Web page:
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TMJ Presented At Neurosurgery Conference.

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Patient Only Transitions

  1. 1. Trigem inal Neuralgia A Dental Perspective
  2. 2. A Multidisciplinary Approach Differential Diagnosis
  3. 3. The Stomatognathic Triad • Articulation Of The Teeth – Dominant • Joints – Accommodate • Muscles – Accommodate
  4. 4. Articulation of the teeth (Bite) Bite
  5. 5. TMJ Pain TMJ Noise Headaches Cervical Pain Ear Congestion Limited Opening Postural Problems Parathesia of Finger Tips
  6. 6. Dizziness -Vertigo Ringing in ears - Tinnitis Swallowing difficulty - Dysphagia Bell’s Palsy Trigeminal Neuralgia Nervousness/ Insomnia Non-Specific Facial Pain
  7. 7. Video Tmj # 9
  8. 8. •Video TMJ # 9 •Next
  9. 9. No Matter How Malpositioned The Occlusion
  10. 10. Muscles Will Struggle to Create a Centric Occlusion (C.O.) They Accommodate
  11. 11. The Temporomandibular Joints Accommodate
  12. 12. Disc and Condyle Rotation Then Translation • Should move synchronously • Maintain spatial relationship • Adequate disc space • Synchronous non- hypertonic musculature
  13. 13. Asynergy of Disc and Condyle Rotation And Translation • Can be the result of mechanical impingements • Or muscle spasms that result in uncoordinated disc movement
  14. 14. Clinical Range Of Motion •40 mm or Around Three Fingers •Lateral About ¼ Of Max Opening •Symmetrical – No Deviations •Asymmetrical – Deviates To The Side Of The Dysfunction •Clicking Joint •Non Reducing Disk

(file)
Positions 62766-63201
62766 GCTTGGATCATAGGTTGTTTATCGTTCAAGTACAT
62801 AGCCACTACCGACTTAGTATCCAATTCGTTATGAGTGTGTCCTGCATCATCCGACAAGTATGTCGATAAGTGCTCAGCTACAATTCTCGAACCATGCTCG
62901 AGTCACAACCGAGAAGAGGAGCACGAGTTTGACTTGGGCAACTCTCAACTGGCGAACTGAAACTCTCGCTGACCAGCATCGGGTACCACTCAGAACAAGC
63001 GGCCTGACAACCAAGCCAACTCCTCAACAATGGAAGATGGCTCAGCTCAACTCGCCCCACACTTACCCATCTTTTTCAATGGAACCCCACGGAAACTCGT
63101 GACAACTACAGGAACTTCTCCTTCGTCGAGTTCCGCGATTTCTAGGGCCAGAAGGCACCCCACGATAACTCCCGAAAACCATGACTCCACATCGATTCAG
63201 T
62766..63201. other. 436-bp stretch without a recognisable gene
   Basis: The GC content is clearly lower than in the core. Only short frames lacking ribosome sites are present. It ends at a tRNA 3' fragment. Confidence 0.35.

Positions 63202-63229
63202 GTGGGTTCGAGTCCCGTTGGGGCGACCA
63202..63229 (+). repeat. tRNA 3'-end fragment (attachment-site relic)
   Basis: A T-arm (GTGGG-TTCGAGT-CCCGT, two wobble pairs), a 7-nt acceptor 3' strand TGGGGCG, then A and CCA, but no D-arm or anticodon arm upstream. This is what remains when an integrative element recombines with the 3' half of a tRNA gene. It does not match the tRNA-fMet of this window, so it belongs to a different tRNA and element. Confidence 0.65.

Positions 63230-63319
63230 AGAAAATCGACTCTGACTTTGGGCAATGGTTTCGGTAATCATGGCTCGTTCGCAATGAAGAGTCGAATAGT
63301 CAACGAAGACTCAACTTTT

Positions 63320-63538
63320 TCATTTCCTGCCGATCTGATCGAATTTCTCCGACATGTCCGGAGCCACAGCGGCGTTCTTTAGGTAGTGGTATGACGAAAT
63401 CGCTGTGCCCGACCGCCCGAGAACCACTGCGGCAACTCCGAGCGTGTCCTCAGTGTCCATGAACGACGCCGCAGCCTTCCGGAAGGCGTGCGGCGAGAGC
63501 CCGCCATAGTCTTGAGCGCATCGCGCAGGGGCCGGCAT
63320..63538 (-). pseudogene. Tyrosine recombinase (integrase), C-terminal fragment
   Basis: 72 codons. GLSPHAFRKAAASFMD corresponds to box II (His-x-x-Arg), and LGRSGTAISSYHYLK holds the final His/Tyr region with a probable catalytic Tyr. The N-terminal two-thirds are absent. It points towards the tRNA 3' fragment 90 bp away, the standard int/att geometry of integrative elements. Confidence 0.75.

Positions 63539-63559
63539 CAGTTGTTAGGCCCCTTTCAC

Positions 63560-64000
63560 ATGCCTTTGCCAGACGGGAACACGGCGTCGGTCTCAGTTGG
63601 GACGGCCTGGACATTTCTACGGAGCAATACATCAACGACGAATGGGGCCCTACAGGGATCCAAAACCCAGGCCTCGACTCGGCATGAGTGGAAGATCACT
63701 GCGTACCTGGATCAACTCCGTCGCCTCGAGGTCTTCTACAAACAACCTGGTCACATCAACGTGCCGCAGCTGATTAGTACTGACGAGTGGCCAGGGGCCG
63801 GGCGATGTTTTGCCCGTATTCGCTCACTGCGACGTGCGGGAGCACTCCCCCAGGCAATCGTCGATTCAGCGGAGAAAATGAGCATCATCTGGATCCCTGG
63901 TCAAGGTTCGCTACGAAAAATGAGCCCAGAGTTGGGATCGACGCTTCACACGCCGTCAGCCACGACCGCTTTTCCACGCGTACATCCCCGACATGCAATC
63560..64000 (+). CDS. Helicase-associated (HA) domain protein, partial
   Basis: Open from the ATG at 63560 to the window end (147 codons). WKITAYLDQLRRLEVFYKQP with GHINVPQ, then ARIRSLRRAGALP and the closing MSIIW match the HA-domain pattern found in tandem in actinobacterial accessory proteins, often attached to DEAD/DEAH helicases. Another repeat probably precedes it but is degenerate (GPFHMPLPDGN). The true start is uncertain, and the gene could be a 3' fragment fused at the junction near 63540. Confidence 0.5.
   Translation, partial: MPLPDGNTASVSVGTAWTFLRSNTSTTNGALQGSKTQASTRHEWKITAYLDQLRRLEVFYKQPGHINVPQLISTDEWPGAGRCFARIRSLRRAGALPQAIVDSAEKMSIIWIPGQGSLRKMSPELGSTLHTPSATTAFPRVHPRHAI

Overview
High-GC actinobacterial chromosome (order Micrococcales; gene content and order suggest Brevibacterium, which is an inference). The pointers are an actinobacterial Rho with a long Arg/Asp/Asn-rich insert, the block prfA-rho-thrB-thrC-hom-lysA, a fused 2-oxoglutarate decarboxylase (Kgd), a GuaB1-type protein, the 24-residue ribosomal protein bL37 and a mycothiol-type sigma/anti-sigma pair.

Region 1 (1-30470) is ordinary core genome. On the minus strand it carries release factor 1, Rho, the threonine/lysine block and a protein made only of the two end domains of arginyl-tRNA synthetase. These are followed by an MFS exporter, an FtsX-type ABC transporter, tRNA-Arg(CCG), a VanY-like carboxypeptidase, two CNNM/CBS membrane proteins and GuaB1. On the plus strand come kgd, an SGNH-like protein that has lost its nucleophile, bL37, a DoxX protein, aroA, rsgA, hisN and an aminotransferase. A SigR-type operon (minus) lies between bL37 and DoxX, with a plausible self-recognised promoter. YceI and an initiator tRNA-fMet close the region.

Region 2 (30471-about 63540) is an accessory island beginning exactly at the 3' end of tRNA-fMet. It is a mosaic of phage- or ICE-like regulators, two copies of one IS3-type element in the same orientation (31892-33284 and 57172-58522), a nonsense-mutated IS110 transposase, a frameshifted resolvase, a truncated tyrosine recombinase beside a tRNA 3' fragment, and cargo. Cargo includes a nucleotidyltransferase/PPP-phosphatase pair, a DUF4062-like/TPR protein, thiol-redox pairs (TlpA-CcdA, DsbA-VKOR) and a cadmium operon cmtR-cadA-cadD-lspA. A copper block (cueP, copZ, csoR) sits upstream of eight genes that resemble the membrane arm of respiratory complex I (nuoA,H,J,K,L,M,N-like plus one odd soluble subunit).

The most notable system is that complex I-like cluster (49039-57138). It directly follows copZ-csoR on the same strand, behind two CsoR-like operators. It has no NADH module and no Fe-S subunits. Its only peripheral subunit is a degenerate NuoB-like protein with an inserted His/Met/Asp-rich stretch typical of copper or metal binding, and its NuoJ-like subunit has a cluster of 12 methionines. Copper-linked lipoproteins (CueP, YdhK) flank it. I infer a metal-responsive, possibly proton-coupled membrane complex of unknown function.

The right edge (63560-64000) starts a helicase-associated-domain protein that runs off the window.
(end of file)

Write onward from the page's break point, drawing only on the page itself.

15. 15. Smooth Movement 1. Centric (Habitual) Occlusion with posterior teeth in maximum cuspation. 2. Normal opening free of clicks and dyskinesia. 3. Normal Closing. 4. Maximum speed of opening. 5. Maximum speed of closing. 6. Speed of mandible at moment of tooth contact. 7. Note: Lack of lateral deviation during opening and closing movements.
  16. 16. Uncoordinated function • Slowing mandibular movement • Characteristic of reciprocal click • Slower closing A. Clicks will be more reproducible during “normal” opening. Patient overrides clicks during “fast” opening. B. Click in velocity trace is usually accompanied by a lateral shift in the jar movement in the frontal plane. C. Lateral deviation may be anatomic (condyle/disk) or unilateral muscle spasm.
  17. 17. Sonography - Normal disc • Low frequency sounds • Amplitude is a factor • Intact discs can have a click or pop
  18. 18. Sonography - Chronic impingement with crepitis
  19. 19. Severe degeneration
  20. 20. The Stomatognathic Triad • Teeth – Dominant • Joints – Accommodate • Muscles – Accommodate
  21. 21. Normal
  22. 22. Posterior Displaced Condyle
  23. 23. The Stomatognathic Triad • Teeth – Dominant • Joints – Accommodate • Muscles – Accommodate
  24. 24. Muscles •Function is to Contract •With the ability to vary speed, power and extent of that contraction •This is how they act as Mandibular Accommodators
  25. 25. The structural units are Actin And Myosin With ATP Being The Energy Source
  26. 26. •The Muscle Motor Unit consists of the nerve cell body, a single axon of the motor nerve, its terminal branches and the muscle fibers supplied by these branches •It’s the occlusion that determines the amount of joint compression however this will not occur until muscle motor units are called upon to move the mandible under function or Parafunction
  27. 27. Pain/Spasm Cycle •Is almost universal in TMD •As muscles are called upon to continually accommodate an occlusion they become contracted and function at a decreased working length •This results in lymphatic and vascular impingement, inhibits metabolism with the resultant build up of spasmogenic metabolites